The Impact of Stroke Public Awareness Campaigns Differs Between Sociodemographic Groups

Bastien Rioux, Vincent Brissette, Francine Forget Marin, Patrice Lindsay, Mark R. Keezer, Alexandre Y. Poppe

Research output: Contribution to journalArticlepeer-review

Abstract / Description of output

Background:
Prehospital delays are a major obstacle to timely reperfusion therapy in acute ischemic stroke. Stroke sign recognition, however, remains poor in the community. We present an analysis of repeated surveys to assess the impact of Face, Arm, Speech, Time (FAST) public awareness campaigns on stroke knowledge.

Methods:
Four cross-sectional surveys were conducted between July 2016 and January 2019 in the province of Quebec, Canada (n = 2,451). Knowledge of FAST stroke signs (face drooping, arm weakness and speech difficulties) was assessed with open-ended questions. A bilingual English/French FAST public awareness campaign preceded survey waves 1–3 and two campaigns preceded wave 4. We used multivariable ordinal regression models weighted for age and sex to assess FAST stroke sign knowledge.

Results:
We observed an overall significant improvement of 26% in FAST stroke sign knowledge between survey waves 1 and 4 (odds ratio [OR] = 1.26; 95% CI: 1.02, 1.55; p = 0.035). After the last campaign, however, 30.5% (95% CI: 27.5, 33.6) of people were still unable to name a single FAST sign. Factors associated with worse performance were male sex (OR = 0.68; 95% CI: 0.53, 0.86; p = 0.002) and retirement (OR = 0.54; 95% CI: 0.35, 0.83; p = 0.005). People with lower household income and education had a tendency towards worse stroke sign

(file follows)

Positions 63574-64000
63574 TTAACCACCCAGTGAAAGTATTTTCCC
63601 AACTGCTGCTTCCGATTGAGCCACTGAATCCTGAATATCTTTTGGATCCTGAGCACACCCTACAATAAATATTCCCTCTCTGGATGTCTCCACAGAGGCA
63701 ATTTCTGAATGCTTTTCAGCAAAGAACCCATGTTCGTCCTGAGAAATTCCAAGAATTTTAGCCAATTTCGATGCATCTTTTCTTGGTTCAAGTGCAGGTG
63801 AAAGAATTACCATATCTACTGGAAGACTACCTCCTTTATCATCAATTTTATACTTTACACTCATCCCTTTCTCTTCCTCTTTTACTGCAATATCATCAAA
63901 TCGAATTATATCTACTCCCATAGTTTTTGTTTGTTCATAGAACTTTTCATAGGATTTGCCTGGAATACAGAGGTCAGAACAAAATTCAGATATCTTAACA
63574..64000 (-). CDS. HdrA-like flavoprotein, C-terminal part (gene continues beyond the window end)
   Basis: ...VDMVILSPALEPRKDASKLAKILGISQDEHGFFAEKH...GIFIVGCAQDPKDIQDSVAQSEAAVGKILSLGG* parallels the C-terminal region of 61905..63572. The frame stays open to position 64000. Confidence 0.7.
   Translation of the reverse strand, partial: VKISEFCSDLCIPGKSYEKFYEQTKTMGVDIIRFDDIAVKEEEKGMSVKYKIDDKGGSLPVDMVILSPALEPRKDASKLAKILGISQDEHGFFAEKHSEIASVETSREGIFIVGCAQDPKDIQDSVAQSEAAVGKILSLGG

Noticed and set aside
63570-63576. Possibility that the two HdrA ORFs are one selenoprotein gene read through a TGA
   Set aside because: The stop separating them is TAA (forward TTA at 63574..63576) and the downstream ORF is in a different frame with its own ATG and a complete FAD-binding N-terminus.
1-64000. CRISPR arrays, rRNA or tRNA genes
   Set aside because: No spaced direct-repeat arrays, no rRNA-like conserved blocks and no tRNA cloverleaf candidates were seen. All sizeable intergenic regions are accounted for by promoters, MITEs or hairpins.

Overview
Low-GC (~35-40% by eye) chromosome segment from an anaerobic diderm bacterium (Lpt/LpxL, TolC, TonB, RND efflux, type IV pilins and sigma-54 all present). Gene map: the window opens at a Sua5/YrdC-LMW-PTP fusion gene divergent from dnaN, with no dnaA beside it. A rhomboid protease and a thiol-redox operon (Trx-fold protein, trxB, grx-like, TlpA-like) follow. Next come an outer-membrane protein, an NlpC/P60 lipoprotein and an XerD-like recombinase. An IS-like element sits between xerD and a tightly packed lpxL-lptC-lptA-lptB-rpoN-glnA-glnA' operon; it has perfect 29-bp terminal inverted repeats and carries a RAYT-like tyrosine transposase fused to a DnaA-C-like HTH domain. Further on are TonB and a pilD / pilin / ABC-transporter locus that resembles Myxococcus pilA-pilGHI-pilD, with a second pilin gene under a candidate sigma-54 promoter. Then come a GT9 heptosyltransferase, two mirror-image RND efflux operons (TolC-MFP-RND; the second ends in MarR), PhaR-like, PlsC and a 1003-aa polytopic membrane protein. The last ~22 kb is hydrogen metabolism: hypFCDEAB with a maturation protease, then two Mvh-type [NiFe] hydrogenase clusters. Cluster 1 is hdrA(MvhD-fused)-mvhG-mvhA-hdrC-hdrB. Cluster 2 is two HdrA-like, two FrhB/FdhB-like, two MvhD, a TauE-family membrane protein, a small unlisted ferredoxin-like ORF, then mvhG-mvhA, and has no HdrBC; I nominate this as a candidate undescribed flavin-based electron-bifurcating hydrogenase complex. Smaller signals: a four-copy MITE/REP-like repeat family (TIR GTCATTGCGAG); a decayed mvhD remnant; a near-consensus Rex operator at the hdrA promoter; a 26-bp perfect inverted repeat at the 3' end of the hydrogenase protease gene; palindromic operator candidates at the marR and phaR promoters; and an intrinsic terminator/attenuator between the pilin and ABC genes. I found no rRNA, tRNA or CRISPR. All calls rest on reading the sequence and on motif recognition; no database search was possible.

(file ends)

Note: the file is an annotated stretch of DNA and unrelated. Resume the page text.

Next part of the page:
knowledge and were significantly less aware of the FAST campaigns.

Conclusions:
Knowledge of FAST stroke signs in the general population improved after multiple public awareness campaigns, although it remained low overall. Future FAST campaigns should especially target men, retired people and individuals with a lower socioeconomic status.
Original languageEnglish
Pages (from-to)231–238
JournalCanadian Journal of Neurological Sciences
Early online date20 Apr 2021
DOIs
Publication statusPublished - Mar 2022

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